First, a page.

4. Event reconstruction and data selection
The core position of an EAS is reconstructed independently from the data of the scintillator matrix and from AIROBICC where the latter data allow to tag core positions beyond the HEGRA boundary. If the core position lies inside the area covered with detector elements the scintillator derived core coordinates have a resolution of for protons (iron) at energies above 300 TeV (a little more accurate compared to AIROBICC mainly due to the smaller grid distances of the scintillator huts). The direction of the primary particle is reconstructed nearly independently from the scintillator and AIROBICC arrival time data (where the scintillator derived core position is used here).
The particle density measured by the scintillator array is fitted by the NKG formula (Greisen 1956) with a Moliére radius of 106 m, yielding the shower size and an age value. is a factor 1.6 larger than (the "true" shower size at detector level, denoting the number of charged particles above a kinetic energy of 3 MeV) due to coverage of the detector huts with a lead layer and the fact that the NKG function does not correctly parametrise the electromagnetic part of hadronic showers.
The dependence of the Cherenkov photon density , as measured by AIROBICC, on the distance r from the shower axis can be well described by an exponential in the region 20 m r 100 m (Patterson & Hillas 1983):
The parameter slope (in units of [1/m]) is the most important one in our analysis methods. As an illustration Fig. 1 shows the lateral charged-particle and Cherenkov-light distributions for a single shower.
The amplitude calibration of the scintillator array is done for samples of 50000 events by comparing the ADC spectra of the individual huts - which display a single peak essentially corresponding to the energy deposited by minimum ionising electrons and muons - with the result of MC simulations for identical conditions. The absolute amount of the air Cherenkov light registered by AIROBICC was calibrated by comparing the energy inferred from the lateral Cherenkov light density in the spectral range from 300 nm to 500 nm registered at a shower core distance of 90 m (referred to as in the following) and the energy derived from and slope in the interval (refer to Sect. 5.1 below for energy reconstruction methods). The absolute Cherenkov-light calibration thus depends on the CR mass composition, because we do not apply a primary-mass independent energy reconstruction here. We used the low-energy composition at 100 TeV as specified by Wiebel-Sooth et al.(1998) (60 light elements, see below Sect. 5.2 for details) for this calibration. If a pure proton (iron) composition is assumed the energy reconstructed from Cherenkov light alone is shifted by 3 (13)% to higher (lower) energies.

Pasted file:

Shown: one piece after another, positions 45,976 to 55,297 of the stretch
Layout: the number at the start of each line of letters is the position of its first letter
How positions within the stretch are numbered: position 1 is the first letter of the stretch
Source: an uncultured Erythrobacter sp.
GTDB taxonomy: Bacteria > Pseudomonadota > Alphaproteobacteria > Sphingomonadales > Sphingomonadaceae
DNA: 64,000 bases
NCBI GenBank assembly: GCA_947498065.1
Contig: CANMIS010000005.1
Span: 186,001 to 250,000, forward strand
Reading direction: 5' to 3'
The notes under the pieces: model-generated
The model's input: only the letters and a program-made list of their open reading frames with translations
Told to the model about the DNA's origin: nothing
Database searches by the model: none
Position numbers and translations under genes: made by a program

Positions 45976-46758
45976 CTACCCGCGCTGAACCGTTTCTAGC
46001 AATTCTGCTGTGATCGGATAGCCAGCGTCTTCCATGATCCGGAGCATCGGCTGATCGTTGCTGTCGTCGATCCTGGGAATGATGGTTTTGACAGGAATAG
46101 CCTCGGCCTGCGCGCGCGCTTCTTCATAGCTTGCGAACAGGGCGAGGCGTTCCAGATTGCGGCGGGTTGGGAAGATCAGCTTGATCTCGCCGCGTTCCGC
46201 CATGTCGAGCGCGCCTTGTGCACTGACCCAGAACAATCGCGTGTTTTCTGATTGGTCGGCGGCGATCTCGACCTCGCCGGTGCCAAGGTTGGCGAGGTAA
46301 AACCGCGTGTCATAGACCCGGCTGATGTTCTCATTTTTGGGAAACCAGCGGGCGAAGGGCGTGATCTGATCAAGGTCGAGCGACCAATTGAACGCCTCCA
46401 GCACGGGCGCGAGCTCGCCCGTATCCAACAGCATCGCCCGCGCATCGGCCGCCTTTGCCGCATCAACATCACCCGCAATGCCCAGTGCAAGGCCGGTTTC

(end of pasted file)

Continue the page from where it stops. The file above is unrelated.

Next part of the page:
To select well-reconstructed events the EAS core positions and directions as reconstructed with AIROBICC and the scintillator matrix are demanded to be consistent. Additional cuts ensure the quality of the directional as well as the fits to the lateral particle and Cherenkov light density distributions. Events with the true shower-core position within the HEGRA array boundaries for the detector components used in this analysis (distance to edge of array 10 m) and a zenith angle below 150 are used for the further analysis. The efficiency to select EAS events with true core positions in the regarded 160160 m2 area is about 98% for primary energies above 300 TeV (independent of the primary mass). The contamination of the sample with EAS, where the true shower cores lay beyond the HEGRA boundary but which were erroneously reconstructed to fulfil the cuts is less than 1% from our simulations.
Nights with perfect weather conditions are selected by data of the Carlsberg Meridian Cycle (B.Argyle, priv.comm.) and by comparing the Cherenkov light measurements with data from the scintillators for samples of 50000 events (accumulated in about one hour with the used setup and trigger conditions). The data set solely contains nights without any technical problems of the used detector stations. In total it comprises (dead-time corrected) an on-time of 208 h. This corresponds to about 150000 events after all cuts with an energy above about 100 TeV and a zenith angle below 150.
© European Southern Observatory (ESO) 2000
Online publication: July 7, 2000